Rendon takes the helm from Stosz at Coast Guard Academy
New London — Less than 24 hours after being confirmed by the U.S. Senate as a vice admiral, Sandra Stosz was relieved Monday of her duties as the superintendent of the U.S. Coast Guard Academy by Rear Adm. James Rendon during a change-of-command ceremony.
The "revered" tradition, explained Capt. Anthony "Jack" Vogt, assistant superintendent at the academy, is a "transfer of total responsibility, authority and accountability from one individual to another."
That transfer Monday morning was from Vice Adm. Stosz, the first female leader of a U.S. service academy, to Rear Adm. Rendon, the academy's 41st superintendent.
Rendon, 54, was most recently stationed in Honolulu as director of the Joint Interagency Task Force West, an organization charged with planning and conducting counter-drug strategy throughout the Pacific.
The Senate unanimously confirmed Stosz, 55, Sunday evening to be vice admiral. She is headed to Washington, where she will be the deputy commandant for mission support, which covers the logistics branch of the Coast Guard's operations. The core responsibilities are human resources, engineering, logistics, delivery and acquisitions. She will have 17,000 people in her chain of command.
Given the eleventh-hour Senate confirmation, Stosz was "frocked" to vice admiral in an impromptu ceremony Monday.
Rain forced Monday's ceremony, scheduled to be held on Washington Parade Field, inside to Leamy Hall. Many members of both Stosz's and Rendon's families were present.
"None of us gets here on our own," Vice Adm. Peter Neffenger, vice commandant of the Coast Guard, said in asking Stosz's and Rendon's families to raise their hands and be acknowledged.
Rendon's wife, Fela Rendon, said after the ceremony that one of her husband's defining traits is his loyalty to his family. She estimated that about 30 members of his family were present for the ceremony, including his parents, Madeline and John Rendon.
Madeline Rendon said that in the back of her mind she thought her son might become the academy's leader.
"Jimmy always dedicated himself to whatever job he had in the Coast Guard," she said, noting that two of his brothers also served in the Coast Guard but are now retired.
"We are a Coast Guard family," she said.
John Rendon remembers when his son, who really wanted to play football in college, came to the academy to visit when his older brother was a cadet there. He did end up on the team.
"That guy gets a hold of something and doesn't let go until he accomplishes it," John Rendon said after the ceremony.
Stosz's mother, Joy, of Falmouth, Mass., was also present and described herself as being "very close" to her daughter. "We're the best of friends."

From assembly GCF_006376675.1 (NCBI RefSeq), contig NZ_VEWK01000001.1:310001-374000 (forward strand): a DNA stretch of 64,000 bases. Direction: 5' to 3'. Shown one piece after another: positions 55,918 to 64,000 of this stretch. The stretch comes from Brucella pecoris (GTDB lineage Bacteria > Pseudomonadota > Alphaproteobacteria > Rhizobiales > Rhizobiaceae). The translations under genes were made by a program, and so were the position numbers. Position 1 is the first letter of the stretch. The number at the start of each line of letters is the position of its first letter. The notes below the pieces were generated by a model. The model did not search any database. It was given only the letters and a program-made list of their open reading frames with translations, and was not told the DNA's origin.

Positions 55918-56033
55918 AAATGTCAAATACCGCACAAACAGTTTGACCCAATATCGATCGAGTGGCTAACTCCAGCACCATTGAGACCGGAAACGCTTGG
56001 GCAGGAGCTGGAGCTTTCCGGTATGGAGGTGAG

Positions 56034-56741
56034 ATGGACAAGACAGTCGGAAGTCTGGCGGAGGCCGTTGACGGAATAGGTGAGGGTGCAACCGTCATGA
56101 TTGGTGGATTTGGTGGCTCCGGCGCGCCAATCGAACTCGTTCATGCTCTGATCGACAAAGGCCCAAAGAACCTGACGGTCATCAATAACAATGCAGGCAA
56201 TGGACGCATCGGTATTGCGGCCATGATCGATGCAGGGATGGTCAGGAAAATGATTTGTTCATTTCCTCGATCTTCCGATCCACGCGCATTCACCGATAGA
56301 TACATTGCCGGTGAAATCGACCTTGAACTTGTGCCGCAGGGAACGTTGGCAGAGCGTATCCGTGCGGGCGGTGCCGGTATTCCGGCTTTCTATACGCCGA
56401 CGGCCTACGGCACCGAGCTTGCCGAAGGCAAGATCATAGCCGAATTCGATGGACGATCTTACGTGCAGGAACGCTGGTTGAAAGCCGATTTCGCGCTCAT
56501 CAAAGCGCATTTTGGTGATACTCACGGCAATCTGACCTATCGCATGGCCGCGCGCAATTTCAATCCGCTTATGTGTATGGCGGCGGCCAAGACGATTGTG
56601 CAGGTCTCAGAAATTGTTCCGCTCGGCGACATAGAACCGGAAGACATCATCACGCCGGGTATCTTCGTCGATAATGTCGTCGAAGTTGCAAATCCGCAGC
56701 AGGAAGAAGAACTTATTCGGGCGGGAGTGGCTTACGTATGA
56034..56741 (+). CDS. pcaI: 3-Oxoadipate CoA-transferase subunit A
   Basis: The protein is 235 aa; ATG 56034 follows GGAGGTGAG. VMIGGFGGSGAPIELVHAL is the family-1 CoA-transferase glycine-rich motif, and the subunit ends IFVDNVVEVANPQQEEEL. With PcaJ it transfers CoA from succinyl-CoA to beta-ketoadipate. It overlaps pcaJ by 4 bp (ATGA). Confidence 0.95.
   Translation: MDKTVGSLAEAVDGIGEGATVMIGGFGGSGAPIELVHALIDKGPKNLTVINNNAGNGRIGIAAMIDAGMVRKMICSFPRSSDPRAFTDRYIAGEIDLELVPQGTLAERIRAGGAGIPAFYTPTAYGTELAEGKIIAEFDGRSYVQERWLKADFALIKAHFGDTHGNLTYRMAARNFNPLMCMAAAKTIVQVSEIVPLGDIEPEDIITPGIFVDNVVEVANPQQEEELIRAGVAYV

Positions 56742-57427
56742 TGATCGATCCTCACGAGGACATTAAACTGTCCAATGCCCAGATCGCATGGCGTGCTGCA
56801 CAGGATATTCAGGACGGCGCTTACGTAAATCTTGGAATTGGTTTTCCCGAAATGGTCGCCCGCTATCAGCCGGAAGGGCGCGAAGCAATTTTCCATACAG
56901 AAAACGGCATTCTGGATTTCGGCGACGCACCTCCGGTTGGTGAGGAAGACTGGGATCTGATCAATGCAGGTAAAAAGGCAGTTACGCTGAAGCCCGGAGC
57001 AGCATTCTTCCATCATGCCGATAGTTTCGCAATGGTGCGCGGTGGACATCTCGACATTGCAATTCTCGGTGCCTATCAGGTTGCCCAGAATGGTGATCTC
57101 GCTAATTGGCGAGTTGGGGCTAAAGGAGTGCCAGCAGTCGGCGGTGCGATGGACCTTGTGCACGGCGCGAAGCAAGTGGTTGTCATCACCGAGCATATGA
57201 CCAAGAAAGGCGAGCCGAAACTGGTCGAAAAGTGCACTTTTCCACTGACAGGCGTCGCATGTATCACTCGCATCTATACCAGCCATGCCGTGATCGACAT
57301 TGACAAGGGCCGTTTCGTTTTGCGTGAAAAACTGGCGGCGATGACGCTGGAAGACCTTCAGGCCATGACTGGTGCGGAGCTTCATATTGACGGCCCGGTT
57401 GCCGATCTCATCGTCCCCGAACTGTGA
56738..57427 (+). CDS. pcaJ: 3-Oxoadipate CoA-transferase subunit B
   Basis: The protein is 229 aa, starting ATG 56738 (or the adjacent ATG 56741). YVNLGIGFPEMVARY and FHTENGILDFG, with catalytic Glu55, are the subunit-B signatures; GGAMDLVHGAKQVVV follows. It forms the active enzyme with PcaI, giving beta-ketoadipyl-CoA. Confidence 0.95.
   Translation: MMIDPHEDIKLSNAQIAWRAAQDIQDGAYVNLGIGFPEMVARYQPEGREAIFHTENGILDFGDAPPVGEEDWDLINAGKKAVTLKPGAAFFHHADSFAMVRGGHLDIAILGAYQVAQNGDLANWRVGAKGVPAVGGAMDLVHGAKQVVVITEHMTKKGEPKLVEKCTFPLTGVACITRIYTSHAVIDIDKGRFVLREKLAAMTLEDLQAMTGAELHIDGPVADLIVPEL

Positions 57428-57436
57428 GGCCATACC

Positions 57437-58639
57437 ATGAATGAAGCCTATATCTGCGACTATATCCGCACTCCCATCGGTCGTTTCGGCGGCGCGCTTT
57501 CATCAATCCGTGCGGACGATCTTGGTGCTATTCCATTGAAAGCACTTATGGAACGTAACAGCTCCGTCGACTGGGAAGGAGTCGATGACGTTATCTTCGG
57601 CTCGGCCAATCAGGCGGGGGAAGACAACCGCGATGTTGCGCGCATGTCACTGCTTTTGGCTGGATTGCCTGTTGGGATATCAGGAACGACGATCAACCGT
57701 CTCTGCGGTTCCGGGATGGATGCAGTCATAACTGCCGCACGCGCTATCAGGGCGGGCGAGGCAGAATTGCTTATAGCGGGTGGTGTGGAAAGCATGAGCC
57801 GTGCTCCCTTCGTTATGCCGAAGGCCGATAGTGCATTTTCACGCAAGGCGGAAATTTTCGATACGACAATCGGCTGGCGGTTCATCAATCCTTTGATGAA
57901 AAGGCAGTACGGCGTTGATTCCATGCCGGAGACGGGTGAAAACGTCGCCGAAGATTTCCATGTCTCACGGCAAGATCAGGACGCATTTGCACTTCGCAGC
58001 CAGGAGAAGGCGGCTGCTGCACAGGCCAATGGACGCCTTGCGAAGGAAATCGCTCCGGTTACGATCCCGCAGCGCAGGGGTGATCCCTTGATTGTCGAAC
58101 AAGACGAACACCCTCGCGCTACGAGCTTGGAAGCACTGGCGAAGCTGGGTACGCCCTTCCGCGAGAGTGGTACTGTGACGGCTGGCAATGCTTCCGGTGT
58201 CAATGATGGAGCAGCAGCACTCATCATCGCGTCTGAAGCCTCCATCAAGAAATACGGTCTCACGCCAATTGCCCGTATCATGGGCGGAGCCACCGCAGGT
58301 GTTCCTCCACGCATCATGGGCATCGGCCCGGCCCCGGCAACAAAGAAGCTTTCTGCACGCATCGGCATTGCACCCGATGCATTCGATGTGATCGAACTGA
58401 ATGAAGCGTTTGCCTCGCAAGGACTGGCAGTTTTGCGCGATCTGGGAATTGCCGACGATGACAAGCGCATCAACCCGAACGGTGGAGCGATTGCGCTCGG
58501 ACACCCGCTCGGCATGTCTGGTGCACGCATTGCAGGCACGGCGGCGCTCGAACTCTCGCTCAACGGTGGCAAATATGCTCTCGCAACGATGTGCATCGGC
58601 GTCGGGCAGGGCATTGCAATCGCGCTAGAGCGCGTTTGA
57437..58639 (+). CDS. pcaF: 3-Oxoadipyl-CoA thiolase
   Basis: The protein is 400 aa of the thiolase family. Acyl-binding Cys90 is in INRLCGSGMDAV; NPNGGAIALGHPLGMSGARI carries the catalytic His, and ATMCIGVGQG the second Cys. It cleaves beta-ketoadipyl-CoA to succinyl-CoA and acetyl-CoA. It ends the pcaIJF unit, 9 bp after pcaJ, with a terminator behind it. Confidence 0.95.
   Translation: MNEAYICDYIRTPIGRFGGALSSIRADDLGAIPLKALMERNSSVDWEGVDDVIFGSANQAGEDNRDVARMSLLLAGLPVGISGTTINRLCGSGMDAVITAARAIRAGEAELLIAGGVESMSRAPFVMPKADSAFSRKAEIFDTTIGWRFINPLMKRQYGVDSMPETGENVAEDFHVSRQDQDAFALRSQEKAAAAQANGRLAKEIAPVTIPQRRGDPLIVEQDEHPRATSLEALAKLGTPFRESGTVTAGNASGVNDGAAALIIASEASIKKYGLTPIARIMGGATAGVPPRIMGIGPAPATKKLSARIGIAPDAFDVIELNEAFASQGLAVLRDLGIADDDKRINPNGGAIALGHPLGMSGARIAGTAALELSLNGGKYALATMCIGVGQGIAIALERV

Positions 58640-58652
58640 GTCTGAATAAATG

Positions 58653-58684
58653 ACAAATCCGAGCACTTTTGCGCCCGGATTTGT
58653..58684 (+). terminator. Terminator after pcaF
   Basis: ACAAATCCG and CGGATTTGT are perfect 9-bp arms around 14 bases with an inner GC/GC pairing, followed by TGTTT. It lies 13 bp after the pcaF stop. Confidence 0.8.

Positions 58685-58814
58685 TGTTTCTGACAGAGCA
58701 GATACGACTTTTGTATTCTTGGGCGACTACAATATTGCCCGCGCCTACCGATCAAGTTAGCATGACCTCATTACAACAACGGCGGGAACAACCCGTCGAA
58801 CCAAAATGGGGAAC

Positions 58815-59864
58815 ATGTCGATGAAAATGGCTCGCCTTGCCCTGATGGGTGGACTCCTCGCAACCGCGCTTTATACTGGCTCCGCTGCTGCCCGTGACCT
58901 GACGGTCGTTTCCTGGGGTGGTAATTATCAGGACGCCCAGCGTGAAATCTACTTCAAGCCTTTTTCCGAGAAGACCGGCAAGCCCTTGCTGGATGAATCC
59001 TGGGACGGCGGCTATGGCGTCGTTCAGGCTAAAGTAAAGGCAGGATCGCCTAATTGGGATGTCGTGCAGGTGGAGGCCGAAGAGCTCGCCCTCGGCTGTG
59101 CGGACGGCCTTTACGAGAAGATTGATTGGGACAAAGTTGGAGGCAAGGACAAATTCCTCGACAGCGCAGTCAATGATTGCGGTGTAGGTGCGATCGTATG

According to her mother, Sandra Stosz leaves Tuesday for Washington, and starts work Wednesday.
"This is her life," Joy Stosz said.
"People have said to me, 'Aren't you going to be sad you won't see her as much in Washington?' I said, 'She's been in Connecticut two hours away for the last four years and I've hardly seen her.' She works seven days a week. She goes to all the kids' games. She's just very conscientious. She's just always working," she said.
Stosz, who is married to Bob Volpe, a retired Coast Guard lieutenant commander, has no children of her own but often refers to the cadets as her children.
Looking back over the last four years, Stosz said, "the best of times and yes the worst of times, as any parent can attest, were those time with my cadets."
"Developing these fine young men and women into the leaders of character who will serve our great nation has become my passion and has been the most rewarding job in my entire career," she added.
Stosz announced to the audience that it was "a bit stressful, embarrassing and exhausting" standing on the stage Monday because she was so moved by the ceremony.
Neffenger described how Stosz began her tenure at the academy by drafting a five-year strategic plan, "her own plan to highlight and increase the Coast Guard Academy's value to the nation, and you have done just that."
Under Stosz's leadership, Neffenger said, the academy has become "a valuable research facility and resource for ideas and intellectual rigor" for the Coast Guard, the Department of Homeland Security and the nation. She established the Center for Maritime Policy and Study and the Center for Arctic Strategy and Policy, Neffenger said, "two innovative think-tanks taking new and novel approaches to some of the nation's most challenging problems."
As U.S. Rep. Joe Courtney, D-2nd District, put it Monday, the minute Stosz "walked into the door she became part of the history books."
But, Courtney said, not once in the four years that he's worked with her as superintendent did he ever hear her mention that.
"It was always about the mission and about trying to improve this institution and to deal to with some of the challenges that it faced," Courtney said in his remarks.
During her tenure, Stosz faced both natural disasters like Superstorm Sandy, and fiscal ones like the October 2013 federal government shutdown, Courtney noted.
Rendon is not new to the academy. He graduated in 1983, a year after Stosz, and served as assistant superintendent from 2010 to 2012.
As Rendon began his remarks, he repeated a phrase that many lately have reminded him was a staple of his speeches at academy functions as assistant superintendent.
"'I love this place,'" Rendon repeated Monday. Just a little while later, he said, "It's great to be back."
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